Peace in Pieces

Peace in Pieces

Peace in Pieces

A summary of what's in the major U.S. newspapers.
May 19 2003 5:25 AM

Peace in Pieces

The New York Times, Wall Street Journal world-wide newsbox, and Washington Post all lead with word that after this weekend's series of suicide bombings in Israel, which killed nine Israelis, any potential peace talks have been put off by Israeli Prime Minister Ariel Sharon. Hamas claimed responsibility for the attacks. (According to early morning reports, a suicide bomber on a bicycle in Gaza blew himself up, injuring three Israeli soldiers.) USA Today leads with Saudi police saying they've arrested four suspected al-Qaida members who had prior knowledge of last week's bombings in Riyadh. The four were among the 19 militants who slipped through a Saudi raid two weeks ago. Citing Moroccan and U.S. officials, the Los Angeles Times' lead says that Friday night's attacks in Casablanca were probably carried out by a local militant group that coordinated the strike in some way with AQ.

Sharon said that he won't make concessions toward peace until terror attacks stop. The U.S. plan calls for both sides to go forward simultaneously. Sharon also delayed a visit to the White House and ordered a general closure of the West Bank. The NYT's lead focuses on Sharon's "implicit repudiation" of the peace plan, while the WP lays the blame on the bombings (and bombers) themselves, saying they "paralyzed a nascent peace effort."

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Palestinian Prime Minister Mahmoud Abbas is trying to convince Hamas and other terror groups to disarm, but the Israelis are pushing him to get on with it and do it by force. The NYT all but says that Abbas doesn't have the strength to do that even if he wants too. The paper explains that Yasser Arafat and not Abbas ("who has almost no popular backing") controls much, if not most, of what's left of the Palestinian Authority. By the way, one thing the papers haven't been clear on: What is the White House's position, if any, on whether Abbas should go after Hamas militarily ASAP or should try to negotiate first? 

Citing both U.S. and Saudi officials, the Post fronts word that members of Saudi Arabia's national guard are suspected of selling arms to al-Qaida. The Post says that some guard members for years have been selling guns to anyone with the cash. Apparently, Saudi officials have long known about it but haven't dealt because of "bureaucratic inertia." The Post also says that the Saudis, despite saying otherwise to their domestic audience, have so far given U.S. investigators a central role in the investigation. That's unlike previous terror investigations, during which they essentially shut out the FBI.

The WP emphasizes that Saudi police officials say they've identified the bodies of three of the suicide attackers and that they too were part of the Saudi cell that was recently uncovered, the strongest indication yet that AQ was behind the attacks. The Times also says briefly, far down in its story, that some diplomats and Saudi officials wonder if the attacks were actually committed by local militants "with military training" (read: former soldiers?) who were ideological compatriots with AQ but not really part of the group.

The WP says that the Bush administration has reversed itself and will now unequivocally support the WHO-sponsored anti-tobacco treaty. Last month, the U.S. had asked the 171 nations supporting the treaty to put in a clause allowing any nation to opt out of any provision. Though the Post stays modest and doesn't mention it, the paper's own Page One outing of the White House's poison-pill position might have had something to do with the administration's backdown.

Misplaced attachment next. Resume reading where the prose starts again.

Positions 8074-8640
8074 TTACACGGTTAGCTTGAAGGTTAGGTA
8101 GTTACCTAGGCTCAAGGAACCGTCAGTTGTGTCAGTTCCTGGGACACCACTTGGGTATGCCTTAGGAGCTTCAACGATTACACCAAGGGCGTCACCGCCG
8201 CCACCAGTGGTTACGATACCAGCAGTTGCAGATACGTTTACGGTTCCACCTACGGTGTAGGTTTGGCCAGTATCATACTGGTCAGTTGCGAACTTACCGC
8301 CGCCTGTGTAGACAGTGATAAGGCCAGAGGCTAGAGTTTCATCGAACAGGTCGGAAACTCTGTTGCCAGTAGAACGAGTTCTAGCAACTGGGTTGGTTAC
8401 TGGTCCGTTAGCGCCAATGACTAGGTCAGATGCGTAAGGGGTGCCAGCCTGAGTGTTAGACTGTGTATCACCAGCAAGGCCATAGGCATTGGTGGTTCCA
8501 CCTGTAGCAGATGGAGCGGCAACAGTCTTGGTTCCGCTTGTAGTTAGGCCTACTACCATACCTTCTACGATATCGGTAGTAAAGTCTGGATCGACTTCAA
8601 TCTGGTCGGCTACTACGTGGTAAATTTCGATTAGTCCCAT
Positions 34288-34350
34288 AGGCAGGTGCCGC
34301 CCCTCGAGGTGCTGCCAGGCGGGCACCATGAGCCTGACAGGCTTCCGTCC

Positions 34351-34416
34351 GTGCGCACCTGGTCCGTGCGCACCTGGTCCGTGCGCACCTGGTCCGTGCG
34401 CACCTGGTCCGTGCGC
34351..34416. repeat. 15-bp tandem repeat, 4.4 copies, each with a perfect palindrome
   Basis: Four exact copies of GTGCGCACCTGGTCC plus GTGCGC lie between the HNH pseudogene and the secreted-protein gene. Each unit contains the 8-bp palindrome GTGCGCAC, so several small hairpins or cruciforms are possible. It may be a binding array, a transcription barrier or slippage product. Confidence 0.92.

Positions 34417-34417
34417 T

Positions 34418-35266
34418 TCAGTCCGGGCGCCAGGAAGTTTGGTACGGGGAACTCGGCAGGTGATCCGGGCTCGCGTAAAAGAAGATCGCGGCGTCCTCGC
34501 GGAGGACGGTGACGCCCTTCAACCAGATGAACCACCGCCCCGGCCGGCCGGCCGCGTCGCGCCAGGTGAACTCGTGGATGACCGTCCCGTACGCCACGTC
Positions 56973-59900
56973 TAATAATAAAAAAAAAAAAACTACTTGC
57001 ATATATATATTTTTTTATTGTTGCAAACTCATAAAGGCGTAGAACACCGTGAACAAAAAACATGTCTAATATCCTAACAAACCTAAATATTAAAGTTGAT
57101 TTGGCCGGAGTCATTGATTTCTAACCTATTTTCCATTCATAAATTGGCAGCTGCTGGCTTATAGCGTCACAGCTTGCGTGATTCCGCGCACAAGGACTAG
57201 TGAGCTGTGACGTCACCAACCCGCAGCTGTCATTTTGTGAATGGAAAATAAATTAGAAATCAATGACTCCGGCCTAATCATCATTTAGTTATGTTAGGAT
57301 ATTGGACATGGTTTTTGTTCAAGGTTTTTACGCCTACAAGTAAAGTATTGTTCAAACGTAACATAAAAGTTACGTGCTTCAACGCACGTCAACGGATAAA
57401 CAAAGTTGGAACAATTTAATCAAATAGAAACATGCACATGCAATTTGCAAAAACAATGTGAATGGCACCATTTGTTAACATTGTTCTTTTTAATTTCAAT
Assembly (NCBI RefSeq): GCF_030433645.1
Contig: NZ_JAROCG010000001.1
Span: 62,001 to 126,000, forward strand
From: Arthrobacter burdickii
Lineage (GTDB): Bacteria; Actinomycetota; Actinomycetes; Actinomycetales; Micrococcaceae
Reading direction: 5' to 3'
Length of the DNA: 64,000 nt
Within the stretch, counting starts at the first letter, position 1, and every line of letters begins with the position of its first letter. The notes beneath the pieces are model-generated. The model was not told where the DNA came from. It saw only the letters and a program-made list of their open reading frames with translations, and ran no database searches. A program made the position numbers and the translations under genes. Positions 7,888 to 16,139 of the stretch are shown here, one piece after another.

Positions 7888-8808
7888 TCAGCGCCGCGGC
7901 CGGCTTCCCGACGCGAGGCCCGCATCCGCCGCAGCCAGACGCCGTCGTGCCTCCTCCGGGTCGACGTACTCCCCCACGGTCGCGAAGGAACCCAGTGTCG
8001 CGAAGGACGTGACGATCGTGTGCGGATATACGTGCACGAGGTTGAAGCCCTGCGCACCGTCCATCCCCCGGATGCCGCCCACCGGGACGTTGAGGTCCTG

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A Page One picture in the NYT teases the feel-good story of theSan Quentin Giants, a prison baseball team that competes against local, non-incarcerated teams. "Every game, of course, is a home game," chortles the Times. The LAT fronted the story last year.

Department of Inappropriate Puns: According to the front page of the LAT, "HUNGER GNAWS AT ETHIOPIA."

NYT columnist Bob Herbert revisits the Jayson Blair scandal and says, "the race issue in this case is as bogus as some of Blair's reporting." TP agrees with Herbert that those who confidently assert that race was the factor in management's messing up are full of it. (After all, how do they know?) But the same holds for those, like Herbert, who insist that race had nothing to do with it. "I believe in aggressively providing hiring and career opportunities for minorities," saidNYT top editor Howell Raines last week. "Does that mean I personally favored Jayson? Not consciously. But you have a right to ask if I, as a white man from Alabama, with those convictions, gave him one chance too many. When I look into my heart for the truth of that, the answer is yes."

Final Blair thought ... There are no doubt a number of institutional and management issues that in some way or another helped Blair snooker the Times and readers. Here's one to add to the pile: The NYT makes it unnecessarily difficult for readers to contact staffers. The LAT, WP, and WSJ all use a standard e-mail naming scheme. So, if you know the name of a reporter or editor, you can e-mail them. The LAT helps that along by publishing an editorial staff directory, while the WP has an easily contactable ombudsman. The NYT has none of that. Nor does it seem to have an e-mail address exclusively devoted to corrections.